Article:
The Bears signed Sims to that three-year, $18 million contract 14 months ago viewing him as a rock-solid blocking tight end with some receiving upside. The receiving upside never materialized, and his blocking was uneven at times as the Bears’ offense slogged through a bleak 11-loss season. 

“The situation we were in, we weren’t — we could’ve done a better job of being successful,” Sims said. “Things didn’t go how we thought it would. We just had to pretty much try to figure out how to come together and build momentum into coming into this year. I just think there were a lot of things we could have done, but because of the circumstances we were limited a little bit. 

“… It was a lot of things going on. Guys hurt, situations — it was tough for us. We couldn’t figure it out, along with losing, that was a big part of it too.”

Sims will be given a fresh start in 2018, even as Adam Shaheen will be expected to compete to cut into Sims’ playing time at the “Y” tight end position this year. The other side of that thought: Shaheen won’t necessarily slide into being the Bears’ primary in-line tight end this year.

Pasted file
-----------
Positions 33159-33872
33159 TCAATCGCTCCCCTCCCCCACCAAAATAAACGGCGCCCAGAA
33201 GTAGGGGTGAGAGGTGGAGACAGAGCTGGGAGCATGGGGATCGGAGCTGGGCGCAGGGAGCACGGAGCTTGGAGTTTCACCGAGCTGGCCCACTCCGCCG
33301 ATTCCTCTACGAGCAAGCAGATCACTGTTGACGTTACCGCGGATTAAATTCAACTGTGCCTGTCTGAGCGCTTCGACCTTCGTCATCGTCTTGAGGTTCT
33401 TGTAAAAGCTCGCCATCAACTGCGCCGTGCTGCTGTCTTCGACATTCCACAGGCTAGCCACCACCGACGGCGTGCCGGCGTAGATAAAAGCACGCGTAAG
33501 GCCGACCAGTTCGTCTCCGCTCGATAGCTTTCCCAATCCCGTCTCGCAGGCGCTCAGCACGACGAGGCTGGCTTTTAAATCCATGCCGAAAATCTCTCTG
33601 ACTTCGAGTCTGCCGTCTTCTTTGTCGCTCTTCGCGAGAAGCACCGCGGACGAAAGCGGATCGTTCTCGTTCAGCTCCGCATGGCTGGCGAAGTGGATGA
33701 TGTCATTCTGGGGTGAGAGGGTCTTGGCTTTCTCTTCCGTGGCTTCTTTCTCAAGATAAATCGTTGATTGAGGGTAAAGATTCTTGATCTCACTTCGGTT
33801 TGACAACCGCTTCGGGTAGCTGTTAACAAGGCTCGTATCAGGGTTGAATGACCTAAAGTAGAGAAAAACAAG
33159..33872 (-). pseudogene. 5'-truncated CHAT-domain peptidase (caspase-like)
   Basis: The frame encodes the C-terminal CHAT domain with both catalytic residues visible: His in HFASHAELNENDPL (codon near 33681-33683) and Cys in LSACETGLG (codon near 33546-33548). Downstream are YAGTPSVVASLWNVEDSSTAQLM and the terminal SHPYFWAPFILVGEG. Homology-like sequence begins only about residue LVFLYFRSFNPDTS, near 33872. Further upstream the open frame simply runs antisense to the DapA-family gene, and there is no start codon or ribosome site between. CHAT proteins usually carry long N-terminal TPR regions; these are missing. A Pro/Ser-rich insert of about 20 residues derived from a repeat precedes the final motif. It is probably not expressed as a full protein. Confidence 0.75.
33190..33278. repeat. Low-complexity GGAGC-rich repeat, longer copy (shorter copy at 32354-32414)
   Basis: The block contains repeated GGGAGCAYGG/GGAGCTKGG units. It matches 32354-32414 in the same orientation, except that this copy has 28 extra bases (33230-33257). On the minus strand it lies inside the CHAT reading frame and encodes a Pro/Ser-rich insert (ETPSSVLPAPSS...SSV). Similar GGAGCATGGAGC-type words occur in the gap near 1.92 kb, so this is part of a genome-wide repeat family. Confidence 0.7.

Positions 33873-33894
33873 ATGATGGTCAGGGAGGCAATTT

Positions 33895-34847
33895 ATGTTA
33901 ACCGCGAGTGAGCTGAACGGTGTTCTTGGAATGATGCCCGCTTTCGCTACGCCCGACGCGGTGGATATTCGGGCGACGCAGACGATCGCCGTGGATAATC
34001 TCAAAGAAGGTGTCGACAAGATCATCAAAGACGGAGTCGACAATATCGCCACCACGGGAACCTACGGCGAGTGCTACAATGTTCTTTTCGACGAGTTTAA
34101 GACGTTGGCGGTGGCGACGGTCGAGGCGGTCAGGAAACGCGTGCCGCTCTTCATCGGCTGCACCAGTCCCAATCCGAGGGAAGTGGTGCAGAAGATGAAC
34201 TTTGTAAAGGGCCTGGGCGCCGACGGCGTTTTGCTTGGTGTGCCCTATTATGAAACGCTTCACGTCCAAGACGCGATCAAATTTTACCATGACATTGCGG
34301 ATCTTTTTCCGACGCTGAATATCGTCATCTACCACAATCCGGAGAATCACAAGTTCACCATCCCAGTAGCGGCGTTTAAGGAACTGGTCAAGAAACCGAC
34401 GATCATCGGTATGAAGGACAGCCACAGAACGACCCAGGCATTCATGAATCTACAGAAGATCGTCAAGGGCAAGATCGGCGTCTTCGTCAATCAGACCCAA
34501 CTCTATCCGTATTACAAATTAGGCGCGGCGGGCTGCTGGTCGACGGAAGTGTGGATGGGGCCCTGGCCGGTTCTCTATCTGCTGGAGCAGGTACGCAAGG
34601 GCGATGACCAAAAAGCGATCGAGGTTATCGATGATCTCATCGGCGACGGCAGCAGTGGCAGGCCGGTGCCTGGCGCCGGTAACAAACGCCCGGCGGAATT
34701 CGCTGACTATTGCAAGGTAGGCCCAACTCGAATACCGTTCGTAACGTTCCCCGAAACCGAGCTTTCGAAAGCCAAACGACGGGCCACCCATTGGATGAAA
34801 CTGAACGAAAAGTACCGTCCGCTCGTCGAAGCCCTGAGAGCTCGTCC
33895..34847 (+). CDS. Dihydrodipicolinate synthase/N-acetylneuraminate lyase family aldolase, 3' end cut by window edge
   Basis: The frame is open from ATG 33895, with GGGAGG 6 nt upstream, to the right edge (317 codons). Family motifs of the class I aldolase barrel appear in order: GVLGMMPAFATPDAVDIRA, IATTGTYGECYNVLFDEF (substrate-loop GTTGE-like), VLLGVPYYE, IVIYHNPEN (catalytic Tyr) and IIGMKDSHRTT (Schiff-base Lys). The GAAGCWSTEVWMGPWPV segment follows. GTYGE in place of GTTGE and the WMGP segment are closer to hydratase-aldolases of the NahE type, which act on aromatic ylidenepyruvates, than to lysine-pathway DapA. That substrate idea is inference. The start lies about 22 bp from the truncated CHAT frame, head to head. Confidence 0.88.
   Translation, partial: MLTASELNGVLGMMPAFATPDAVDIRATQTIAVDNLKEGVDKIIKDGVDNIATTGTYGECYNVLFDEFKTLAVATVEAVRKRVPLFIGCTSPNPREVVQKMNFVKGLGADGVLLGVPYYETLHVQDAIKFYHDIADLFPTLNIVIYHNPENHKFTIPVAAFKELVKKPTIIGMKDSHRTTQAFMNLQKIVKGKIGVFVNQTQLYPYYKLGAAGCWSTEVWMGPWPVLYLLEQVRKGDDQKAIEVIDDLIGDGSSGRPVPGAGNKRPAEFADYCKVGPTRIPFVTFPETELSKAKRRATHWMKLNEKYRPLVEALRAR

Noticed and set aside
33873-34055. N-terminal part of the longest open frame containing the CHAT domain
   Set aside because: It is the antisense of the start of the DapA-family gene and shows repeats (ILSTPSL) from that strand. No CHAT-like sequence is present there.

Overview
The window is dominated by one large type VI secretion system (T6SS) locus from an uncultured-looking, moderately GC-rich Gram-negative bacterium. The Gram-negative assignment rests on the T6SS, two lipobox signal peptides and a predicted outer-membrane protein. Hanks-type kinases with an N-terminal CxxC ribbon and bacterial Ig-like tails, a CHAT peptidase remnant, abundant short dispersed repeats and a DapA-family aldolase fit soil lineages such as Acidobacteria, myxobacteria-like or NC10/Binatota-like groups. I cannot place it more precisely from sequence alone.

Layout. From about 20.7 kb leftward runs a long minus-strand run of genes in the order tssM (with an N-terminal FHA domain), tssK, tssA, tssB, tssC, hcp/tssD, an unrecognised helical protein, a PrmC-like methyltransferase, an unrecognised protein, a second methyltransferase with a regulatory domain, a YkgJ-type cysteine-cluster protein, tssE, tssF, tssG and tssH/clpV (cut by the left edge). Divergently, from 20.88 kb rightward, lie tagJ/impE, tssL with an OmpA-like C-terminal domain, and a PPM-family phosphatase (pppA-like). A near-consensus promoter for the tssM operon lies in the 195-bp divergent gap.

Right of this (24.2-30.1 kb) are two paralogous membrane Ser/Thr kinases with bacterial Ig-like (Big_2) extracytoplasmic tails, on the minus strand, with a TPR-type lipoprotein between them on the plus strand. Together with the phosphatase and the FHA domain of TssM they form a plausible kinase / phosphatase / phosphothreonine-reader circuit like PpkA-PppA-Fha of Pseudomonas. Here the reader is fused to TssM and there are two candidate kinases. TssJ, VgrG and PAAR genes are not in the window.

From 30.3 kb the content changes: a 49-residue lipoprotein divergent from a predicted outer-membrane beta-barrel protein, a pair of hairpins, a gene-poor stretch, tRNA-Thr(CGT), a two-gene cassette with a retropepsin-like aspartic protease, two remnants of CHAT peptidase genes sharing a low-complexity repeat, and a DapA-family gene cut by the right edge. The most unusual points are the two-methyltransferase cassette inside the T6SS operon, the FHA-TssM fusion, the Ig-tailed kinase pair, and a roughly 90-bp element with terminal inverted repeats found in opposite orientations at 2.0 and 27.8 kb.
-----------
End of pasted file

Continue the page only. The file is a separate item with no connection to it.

Sims averaged 23 receptions, 222 yards and two touchdowns from 2014-2016; that might be a good starting point for his 2018 numbers, even if it would represent an improvement from 2017. More important, perhaps, is what Sims does as a run blocker — and that was the first thing Nagy mentioned when talking about how Sims fits into his offense. 

“The nice thing with Dion is that he’s a guy that’s proven to be a solid blocker,” Nagy said. “He can be in there and be your Y-tight end, but yet he still has really good hands. He can make plays on intermediate routes. He’s not going to be anybody that’s a downfield threat — I think he knows that, we all know that — but he’s a valuable piece of this puzzle.”